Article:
Recently I was asked to comment on health care surrogate forms and power of attorney for health. For these I use the term living wills. These are directives that a person records to be used in the event that they become unable to communicate their wishes with respect to medical decision making. This seems fairly simple. Don’t we know how we would want to be treated? Some might say, “I never want to live, unable to communicate, in a nursing home” and record in their directives that they are never to be placed in a nursing home.. Should we be making decisions like this about our future? What if the Lord’s good plan for our life includes the very thing we direct people never to do? See my blog posting titled, Living Wills – Never put me in a nursing home.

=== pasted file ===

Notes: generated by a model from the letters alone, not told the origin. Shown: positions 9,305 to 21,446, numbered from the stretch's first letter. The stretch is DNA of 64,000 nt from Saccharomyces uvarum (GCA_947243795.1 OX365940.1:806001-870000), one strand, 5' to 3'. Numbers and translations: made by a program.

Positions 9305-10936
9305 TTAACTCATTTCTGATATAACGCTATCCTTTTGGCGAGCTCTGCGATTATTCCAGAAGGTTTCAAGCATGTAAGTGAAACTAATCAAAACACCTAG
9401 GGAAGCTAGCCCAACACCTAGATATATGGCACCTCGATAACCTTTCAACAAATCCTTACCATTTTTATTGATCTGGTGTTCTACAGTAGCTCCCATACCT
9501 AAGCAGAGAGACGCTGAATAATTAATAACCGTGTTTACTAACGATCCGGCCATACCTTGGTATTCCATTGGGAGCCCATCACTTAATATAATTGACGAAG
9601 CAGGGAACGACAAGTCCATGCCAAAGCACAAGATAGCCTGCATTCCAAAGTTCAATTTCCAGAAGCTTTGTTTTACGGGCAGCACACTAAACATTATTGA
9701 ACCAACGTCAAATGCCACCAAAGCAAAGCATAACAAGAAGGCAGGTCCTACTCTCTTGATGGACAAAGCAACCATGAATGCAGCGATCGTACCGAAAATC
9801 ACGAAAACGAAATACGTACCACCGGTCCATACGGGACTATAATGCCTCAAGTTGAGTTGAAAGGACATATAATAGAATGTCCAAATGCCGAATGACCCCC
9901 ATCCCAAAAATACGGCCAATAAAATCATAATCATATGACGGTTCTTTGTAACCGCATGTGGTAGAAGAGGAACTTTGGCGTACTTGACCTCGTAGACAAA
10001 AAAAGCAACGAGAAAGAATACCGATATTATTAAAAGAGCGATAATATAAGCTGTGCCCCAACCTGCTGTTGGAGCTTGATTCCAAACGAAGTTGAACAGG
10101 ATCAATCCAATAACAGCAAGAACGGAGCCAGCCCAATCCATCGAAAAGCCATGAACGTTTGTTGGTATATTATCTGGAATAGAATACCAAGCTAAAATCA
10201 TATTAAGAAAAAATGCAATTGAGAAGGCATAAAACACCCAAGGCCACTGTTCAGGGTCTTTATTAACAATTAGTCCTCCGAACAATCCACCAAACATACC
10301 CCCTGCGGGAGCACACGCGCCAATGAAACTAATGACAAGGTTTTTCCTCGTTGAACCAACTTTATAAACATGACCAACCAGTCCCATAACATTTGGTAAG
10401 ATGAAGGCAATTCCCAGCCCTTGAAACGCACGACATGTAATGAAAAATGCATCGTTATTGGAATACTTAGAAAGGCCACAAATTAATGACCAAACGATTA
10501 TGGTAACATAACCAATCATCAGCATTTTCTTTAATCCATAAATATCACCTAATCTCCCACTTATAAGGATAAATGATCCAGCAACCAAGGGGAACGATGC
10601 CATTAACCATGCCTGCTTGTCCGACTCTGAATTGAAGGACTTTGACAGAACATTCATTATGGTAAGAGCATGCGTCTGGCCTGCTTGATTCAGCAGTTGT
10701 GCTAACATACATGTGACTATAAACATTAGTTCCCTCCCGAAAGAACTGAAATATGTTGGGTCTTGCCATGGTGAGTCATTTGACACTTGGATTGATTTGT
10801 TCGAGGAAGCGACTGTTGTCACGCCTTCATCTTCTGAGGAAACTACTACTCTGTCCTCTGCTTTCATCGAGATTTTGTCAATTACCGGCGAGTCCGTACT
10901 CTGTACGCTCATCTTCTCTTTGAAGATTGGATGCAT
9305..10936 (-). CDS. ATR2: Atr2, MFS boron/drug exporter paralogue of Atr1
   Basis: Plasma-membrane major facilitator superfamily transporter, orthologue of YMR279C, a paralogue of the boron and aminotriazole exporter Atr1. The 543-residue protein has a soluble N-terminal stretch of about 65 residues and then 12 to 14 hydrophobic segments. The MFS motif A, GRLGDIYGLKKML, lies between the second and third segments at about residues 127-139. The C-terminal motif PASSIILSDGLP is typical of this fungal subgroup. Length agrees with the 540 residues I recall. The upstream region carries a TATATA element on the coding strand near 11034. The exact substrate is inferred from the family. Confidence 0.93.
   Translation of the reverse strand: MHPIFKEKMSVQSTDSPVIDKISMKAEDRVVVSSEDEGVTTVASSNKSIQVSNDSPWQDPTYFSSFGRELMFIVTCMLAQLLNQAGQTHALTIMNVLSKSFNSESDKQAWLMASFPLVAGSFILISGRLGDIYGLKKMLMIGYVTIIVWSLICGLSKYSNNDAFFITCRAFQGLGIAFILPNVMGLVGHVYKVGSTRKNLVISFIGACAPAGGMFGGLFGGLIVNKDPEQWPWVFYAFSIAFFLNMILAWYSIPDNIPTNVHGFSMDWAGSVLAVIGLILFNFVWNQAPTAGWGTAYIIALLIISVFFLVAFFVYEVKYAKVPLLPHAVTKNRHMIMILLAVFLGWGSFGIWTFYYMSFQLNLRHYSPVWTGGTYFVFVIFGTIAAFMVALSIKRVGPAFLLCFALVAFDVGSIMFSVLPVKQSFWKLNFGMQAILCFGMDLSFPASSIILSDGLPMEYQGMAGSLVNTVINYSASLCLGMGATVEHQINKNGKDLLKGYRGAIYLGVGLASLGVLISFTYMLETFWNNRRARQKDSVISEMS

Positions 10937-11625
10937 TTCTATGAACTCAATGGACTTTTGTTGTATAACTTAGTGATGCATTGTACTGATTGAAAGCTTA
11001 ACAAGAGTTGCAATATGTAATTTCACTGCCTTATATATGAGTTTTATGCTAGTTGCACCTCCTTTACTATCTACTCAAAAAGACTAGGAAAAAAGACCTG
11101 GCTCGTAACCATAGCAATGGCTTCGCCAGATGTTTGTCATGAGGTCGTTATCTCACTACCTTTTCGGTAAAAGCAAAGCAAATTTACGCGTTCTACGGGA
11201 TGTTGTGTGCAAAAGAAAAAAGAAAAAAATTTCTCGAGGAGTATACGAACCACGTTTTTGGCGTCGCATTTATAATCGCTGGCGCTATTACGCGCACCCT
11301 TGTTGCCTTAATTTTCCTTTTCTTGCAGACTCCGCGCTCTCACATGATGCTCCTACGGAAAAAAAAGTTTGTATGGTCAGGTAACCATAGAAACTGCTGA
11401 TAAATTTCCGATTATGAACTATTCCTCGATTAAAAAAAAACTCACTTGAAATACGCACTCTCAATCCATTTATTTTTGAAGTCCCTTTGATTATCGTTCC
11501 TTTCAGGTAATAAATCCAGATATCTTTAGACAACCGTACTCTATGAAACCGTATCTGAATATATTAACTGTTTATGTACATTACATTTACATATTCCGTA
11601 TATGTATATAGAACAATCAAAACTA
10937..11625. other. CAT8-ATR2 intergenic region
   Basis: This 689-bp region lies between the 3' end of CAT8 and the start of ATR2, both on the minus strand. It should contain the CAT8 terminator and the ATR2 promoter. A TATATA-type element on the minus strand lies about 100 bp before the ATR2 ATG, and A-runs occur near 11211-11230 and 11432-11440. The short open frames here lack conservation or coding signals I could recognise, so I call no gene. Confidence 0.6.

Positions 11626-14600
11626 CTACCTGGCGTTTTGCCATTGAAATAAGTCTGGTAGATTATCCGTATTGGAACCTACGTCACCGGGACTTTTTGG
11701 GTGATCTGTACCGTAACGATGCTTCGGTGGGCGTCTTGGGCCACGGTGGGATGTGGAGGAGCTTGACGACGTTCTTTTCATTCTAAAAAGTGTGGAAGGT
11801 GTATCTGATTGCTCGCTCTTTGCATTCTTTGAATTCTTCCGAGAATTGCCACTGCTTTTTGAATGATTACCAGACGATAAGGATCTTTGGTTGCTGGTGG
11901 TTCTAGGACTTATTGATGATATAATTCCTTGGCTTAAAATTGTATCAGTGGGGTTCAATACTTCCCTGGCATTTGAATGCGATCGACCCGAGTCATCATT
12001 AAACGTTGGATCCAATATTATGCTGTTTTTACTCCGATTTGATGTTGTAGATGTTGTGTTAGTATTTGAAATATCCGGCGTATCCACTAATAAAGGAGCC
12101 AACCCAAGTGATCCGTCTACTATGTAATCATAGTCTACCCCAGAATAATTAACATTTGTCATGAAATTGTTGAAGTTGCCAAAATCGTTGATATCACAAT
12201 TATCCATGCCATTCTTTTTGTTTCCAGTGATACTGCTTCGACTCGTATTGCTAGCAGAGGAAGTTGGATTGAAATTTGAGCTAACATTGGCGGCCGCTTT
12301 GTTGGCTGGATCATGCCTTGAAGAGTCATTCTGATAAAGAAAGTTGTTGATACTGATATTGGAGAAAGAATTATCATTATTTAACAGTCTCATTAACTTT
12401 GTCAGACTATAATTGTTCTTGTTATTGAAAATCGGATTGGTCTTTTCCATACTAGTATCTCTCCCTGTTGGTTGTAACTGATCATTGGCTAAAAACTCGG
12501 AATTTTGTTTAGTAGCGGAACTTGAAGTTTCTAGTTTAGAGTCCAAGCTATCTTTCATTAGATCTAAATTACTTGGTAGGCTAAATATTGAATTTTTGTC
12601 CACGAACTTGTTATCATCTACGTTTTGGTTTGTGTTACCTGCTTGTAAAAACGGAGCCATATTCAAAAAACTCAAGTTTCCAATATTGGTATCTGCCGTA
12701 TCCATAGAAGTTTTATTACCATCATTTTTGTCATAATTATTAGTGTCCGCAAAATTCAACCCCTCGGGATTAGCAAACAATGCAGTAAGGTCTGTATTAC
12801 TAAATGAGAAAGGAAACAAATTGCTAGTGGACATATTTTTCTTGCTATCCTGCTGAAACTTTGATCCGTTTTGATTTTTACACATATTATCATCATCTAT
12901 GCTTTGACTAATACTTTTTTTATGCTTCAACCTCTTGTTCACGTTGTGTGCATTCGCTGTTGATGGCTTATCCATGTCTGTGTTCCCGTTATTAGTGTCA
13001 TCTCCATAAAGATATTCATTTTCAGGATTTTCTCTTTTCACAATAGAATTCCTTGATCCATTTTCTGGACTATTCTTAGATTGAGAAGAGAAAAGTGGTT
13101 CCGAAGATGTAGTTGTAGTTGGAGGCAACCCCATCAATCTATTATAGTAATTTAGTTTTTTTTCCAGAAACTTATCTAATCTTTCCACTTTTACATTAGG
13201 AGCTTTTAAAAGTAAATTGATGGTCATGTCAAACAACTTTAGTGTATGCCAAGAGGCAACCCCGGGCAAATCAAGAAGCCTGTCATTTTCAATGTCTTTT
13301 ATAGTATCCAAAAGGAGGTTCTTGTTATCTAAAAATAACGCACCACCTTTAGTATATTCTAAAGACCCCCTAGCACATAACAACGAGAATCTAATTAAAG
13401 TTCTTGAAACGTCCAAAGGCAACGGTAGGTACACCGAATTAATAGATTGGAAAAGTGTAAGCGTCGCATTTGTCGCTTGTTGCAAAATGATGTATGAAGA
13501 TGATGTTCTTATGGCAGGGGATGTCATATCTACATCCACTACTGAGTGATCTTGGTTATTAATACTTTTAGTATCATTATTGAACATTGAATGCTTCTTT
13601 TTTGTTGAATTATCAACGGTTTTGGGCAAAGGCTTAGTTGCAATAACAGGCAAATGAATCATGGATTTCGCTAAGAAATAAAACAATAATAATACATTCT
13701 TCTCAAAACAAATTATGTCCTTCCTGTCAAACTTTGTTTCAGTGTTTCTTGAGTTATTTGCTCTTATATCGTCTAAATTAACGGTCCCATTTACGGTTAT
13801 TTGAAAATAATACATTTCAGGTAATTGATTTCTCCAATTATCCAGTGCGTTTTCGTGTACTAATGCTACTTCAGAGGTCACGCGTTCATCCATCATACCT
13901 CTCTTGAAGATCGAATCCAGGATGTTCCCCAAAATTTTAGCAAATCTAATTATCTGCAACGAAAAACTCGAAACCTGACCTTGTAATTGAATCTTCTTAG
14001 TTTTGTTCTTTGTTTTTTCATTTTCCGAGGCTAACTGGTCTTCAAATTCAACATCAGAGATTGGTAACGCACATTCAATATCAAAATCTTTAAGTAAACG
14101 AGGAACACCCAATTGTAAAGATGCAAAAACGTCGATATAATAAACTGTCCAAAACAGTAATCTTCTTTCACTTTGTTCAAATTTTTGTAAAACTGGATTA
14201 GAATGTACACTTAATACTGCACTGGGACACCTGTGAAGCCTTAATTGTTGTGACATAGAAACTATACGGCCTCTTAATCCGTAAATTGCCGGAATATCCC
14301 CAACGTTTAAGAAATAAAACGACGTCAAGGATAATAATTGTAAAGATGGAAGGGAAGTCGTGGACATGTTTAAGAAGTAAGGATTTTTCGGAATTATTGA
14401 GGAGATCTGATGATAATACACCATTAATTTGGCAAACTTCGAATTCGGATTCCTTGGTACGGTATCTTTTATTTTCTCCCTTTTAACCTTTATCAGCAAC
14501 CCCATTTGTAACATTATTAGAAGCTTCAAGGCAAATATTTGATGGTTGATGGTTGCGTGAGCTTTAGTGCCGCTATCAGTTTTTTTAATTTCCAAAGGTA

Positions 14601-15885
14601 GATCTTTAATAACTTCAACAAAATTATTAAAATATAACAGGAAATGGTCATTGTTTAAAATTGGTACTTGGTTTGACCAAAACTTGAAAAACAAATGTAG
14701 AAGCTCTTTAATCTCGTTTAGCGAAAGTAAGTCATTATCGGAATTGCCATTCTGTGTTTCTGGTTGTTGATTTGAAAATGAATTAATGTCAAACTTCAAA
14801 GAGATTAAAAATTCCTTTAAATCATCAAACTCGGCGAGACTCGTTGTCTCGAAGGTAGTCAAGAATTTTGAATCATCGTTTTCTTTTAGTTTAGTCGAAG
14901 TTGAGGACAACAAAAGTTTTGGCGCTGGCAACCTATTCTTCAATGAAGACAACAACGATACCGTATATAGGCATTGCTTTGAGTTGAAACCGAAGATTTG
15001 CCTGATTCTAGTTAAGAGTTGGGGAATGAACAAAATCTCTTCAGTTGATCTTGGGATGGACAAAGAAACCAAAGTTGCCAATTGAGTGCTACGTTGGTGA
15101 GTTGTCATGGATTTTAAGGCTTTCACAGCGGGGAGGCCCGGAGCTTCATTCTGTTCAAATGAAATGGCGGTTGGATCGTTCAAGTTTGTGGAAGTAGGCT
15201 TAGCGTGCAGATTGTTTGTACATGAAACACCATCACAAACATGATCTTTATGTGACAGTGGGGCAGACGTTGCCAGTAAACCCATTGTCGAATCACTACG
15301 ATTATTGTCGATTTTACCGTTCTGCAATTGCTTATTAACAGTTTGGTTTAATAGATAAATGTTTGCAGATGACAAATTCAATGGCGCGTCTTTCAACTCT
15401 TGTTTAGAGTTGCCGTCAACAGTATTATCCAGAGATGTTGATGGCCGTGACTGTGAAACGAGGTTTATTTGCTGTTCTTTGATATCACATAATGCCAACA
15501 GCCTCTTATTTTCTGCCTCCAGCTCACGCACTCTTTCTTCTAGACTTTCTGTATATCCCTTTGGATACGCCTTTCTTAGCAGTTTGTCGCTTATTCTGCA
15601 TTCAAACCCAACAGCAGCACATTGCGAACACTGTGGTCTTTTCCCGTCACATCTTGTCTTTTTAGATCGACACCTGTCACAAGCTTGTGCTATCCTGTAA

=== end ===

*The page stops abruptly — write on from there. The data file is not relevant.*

Recently I was asked to comment on health care surrogate forms and power of attorney for health. For these I use the term living wills. They are directives that a person records that are intended to be used in the event that they become unable to communicate their wishes with respect to medical decision making. Sometimes the directives are given for a particular person. Where I live, we use the term Power of Attorney For Person Care (POA). This is a person who has the legal responsibility to make decisions for someone who is not able to give their own directions with respect to care. If I understand the laws where I live correctly, the POA of a person is supposed to attempt to make decisions that represent the decisions the person would make if they were able to do so. A Living Will might designate a POA for personal care. If one is not designated the law usually gives responsibility to one’s, spouse, then children, then parents and then siblings. If you write a living will when you are able to make decisions, then when you become unable to make decisions, whoever ends being your POA may find themselves bound by what you have written. What if your POA does not feel that he/she can, in clear conscience, follow your wishes? What if your POA thinks that to follow your wishes would require him/her to act contrary to the way they believe God would desire them to act? Should not these concerns influence what we write in a living will?